5. Boosts your self-esteem:
Strength training can add a major boost to your self-confidence. It helps you overcome challenges, work toward a goal, and appreciate your body’s strength. In particular, it can increase your self efficacy — the belief that you’re able to succeed at or perform a task — which can greatly improve your confidence. In fact, one review of 7 studies in youth ages 10–16 years observed a significant association between strength training and high self-esteem, physical strength, and physical self-worth. Additionally, a systematic review that studied 754 adults showed a significant link between strength training and positive body image, including body satisfaction, appearance, and social physique anxiety (the perception of judgment from others).
6. Boosts your mood:
Regular weight training may boost your mood and improve your mental health. Multiple studies have shown that strength training may reduce anxiety and boost your mood. Strength training confers multiple benefits to mood regulation, such as increased self-esteem and self-efficacy. What’s more, exercise promotes the release of mood-boosting endorphins, which can play a role in a positive mood.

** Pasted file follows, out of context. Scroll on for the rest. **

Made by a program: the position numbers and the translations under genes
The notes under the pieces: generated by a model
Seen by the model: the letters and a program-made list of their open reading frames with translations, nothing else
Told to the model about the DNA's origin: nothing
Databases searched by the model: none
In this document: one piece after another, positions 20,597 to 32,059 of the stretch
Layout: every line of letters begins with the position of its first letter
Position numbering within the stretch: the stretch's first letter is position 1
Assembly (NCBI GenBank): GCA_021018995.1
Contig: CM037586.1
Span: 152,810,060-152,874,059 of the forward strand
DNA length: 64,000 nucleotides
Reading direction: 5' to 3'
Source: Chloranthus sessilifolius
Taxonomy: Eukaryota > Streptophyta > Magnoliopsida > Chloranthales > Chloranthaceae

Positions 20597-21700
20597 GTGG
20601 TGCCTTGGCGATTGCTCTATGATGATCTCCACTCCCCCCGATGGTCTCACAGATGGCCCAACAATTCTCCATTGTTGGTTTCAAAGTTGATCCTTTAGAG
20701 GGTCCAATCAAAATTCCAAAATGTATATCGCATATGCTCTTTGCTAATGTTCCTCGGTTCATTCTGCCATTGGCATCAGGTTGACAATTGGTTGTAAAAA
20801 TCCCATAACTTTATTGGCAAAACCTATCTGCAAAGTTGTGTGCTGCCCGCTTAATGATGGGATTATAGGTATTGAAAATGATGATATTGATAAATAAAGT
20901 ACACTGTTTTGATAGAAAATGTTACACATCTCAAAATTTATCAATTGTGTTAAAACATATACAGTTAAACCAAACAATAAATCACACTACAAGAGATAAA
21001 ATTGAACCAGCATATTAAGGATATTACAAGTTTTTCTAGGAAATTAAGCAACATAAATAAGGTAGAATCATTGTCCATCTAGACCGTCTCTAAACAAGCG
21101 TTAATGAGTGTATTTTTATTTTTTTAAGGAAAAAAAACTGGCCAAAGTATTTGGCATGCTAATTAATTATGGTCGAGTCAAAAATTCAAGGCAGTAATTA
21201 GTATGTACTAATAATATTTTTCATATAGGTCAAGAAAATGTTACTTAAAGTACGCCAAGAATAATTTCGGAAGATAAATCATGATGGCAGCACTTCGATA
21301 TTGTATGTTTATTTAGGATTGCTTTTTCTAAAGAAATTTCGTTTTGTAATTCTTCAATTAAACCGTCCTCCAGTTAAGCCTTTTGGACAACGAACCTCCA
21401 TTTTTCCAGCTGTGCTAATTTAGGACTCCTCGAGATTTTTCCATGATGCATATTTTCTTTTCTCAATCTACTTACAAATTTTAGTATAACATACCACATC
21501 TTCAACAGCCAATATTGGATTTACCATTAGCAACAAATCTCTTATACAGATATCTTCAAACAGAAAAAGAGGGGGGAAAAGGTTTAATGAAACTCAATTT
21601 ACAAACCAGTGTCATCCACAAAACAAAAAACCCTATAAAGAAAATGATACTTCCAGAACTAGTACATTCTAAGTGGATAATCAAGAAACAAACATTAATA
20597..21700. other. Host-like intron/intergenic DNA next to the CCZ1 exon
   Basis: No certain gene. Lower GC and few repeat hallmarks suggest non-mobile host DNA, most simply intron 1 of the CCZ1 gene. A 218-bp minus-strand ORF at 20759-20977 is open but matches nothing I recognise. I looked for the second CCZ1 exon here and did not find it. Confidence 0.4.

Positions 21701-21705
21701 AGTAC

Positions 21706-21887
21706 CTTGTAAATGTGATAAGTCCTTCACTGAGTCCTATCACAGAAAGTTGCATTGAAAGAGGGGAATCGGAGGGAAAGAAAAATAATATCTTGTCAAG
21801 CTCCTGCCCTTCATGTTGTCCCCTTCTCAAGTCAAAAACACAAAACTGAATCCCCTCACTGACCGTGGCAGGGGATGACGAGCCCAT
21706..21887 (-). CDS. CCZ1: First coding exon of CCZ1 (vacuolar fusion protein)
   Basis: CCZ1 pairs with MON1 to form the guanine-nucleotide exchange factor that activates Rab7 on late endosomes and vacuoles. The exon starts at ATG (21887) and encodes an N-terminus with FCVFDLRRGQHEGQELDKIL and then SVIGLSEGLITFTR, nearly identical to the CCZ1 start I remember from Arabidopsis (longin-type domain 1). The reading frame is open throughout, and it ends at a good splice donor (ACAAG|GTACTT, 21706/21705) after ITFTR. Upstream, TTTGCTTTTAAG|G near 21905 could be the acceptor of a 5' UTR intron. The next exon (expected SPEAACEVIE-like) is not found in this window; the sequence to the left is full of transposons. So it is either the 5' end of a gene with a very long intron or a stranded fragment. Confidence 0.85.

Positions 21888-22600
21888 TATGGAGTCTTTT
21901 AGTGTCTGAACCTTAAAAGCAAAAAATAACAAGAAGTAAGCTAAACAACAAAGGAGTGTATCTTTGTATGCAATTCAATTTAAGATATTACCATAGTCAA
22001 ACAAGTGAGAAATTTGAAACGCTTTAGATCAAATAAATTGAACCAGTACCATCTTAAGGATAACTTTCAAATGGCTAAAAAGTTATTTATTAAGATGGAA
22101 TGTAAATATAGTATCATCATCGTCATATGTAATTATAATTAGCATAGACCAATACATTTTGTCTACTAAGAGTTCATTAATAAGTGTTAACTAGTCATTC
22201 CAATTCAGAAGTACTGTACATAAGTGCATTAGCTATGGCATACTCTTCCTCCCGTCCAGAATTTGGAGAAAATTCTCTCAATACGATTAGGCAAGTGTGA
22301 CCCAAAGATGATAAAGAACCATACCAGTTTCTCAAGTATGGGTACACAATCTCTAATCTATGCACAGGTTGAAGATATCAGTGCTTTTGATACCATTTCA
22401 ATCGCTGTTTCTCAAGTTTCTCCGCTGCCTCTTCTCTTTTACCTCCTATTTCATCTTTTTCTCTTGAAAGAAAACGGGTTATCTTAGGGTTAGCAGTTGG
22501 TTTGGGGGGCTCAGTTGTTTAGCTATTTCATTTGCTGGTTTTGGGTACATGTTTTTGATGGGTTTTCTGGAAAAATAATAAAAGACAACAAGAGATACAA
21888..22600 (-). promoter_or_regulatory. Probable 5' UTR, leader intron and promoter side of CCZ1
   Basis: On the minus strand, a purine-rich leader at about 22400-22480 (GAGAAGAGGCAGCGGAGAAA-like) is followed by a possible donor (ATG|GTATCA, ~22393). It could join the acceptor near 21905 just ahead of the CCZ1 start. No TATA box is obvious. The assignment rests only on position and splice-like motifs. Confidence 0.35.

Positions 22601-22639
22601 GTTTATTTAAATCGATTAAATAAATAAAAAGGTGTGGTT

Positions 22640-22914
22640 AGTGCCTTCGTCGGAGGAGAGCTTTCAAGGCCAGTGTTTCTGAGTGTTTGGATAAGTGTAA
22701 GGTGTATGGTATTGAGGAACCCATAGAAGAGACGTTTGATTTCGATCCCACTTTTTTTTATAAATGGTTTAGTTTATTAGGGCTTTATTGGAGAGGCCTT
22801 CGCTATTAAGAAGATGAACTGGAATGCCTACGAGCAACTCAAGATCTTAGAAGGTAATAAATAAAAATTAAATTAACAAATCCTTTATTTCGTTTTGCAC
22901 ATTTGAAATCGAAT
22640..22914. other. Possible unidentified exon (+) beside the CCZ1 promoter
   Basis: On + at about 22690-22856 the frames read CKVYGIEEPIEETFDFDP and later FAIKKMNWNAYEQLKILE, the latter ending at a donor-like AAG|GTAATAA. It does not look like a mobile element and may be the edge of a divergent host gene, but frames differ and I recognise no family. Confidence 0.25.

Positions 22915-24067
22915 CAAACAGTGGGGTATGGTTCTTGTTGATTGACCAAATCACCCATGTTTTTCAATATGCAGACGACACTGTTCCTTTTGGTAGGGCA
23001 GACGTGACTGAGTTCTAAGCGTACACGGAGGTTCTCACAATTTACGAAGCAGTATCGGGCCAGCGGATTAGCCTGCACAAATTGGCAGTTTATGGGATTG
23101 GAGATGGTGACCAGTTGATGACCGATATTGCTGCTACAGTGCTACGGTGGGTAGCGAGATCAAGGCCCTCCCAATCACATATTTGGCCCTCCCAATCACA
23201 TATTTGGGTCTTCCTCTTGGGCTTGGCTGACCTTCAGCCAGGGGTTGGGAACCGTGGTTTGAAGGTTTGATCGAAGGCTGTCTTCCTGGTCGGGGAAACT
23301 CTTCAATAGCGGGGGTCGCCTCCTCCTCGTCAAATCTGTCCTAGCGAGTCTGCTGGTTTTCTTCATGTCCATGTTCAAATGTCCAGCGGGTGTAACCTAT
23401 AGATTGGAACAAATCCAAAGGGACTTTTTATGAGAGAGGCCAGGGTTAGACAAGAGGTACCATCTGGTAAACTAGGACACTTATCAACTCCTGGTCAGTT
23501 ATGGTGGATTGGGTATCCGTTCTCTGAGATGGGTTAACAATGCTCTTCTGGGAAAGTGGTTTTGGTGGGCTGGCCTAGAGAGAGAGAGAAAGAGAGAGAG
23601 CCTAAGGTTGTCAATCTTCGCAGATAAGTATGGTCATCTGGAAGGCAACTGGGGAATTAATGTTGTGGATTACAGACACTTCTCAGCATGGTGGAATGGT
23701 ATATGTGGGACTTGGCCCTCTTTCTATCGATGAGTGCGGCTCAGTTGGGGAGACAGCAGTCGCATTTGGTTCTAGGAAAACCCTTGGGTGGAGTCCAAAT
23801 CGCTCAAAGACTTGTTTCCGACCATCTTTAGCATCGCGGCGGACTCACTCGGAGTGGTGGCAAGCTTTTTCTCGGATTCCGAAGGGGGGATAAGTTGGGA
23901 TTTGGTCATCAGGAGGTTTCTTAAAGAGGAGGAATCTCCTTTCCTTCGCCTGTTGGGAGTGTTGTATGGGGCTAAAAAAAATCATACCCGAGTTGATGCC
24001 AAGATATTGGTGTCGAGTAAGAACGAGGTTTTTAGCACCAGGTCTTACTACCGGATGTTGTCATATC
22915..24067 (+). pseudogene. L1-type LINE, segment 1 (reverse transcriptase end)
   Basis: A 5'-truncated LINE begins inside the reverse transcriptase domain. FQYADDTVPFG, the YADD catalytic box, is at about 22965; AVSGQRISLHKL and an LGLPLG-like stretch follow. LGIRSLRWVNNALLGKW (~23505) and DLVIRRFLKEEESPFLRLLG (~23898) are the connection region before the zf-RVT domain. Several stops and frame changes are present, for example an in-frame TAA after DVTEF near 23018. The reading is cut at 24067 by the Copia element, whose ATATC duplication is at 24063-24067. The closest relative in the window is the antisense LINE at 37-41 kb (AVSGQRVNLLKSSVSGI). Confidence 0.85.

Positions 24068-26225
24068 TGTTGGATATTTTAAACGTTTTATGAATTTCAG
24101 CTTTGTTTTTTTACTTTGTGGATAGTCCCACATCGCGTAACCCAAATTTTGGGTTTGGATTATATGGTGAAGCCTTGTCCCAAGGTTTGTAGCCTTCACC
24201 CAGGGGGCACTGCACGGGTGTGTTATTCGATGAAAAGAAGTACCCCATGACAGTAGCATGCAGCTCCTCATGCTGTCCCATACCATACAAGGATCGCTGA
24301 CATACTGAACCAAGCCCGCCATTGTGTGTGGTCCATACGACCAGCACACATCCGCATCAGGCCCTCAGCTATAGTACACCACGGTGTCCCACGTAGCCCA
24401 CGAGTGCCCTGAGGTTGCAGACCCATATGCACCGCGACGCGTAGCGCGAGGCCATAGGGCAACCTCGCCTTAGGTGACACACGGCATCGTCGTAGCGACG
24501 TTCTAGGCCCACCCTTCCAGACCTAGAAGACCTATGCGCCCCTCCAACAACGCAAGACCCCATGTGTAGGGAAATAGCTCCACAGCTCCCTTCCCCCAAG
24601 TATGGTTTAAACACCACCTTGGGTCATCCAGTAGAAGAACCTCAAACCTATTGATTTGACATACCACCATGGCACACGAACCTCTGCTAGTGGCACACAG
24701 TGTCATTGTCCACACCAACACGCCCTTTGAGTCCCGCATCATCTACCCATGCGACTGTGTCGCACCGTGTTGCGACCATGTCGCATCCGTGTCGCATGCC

7. Improves brain health:
Those who engage in strength training may have better brain health and protection against age related cognitive decline. Multiple studies in older adults have pointed to significant improvements in cognitive function (e.g., processing speed, memory, and executive function) after participating in strength training, compared with those who did not participate in it. It’s thought that resistance training has many neuroprotective effects, such as improved blood flow, reduced inflammation, and an increased expression of brain-derived neurotrophic factor (BDNF), which is linked to memory and learning.
8. Promotes a better quality of life:
Strength training may increase your quality of life, especially as you age. Numerous studies have linked strength training to increased health-related quality of life, defined as a person’s perceived physical and mental well-being. In fact, one review of 16 studies including adults ages 50 years and older showed a significant correlation between resistance training and better mental health, physical functioning, pain management, general health, and vitality. What’s more, strength training may improve quality of life in those with arthritis. One review of 32 studies showed strength training significantly improved scores in pain and physical functioning.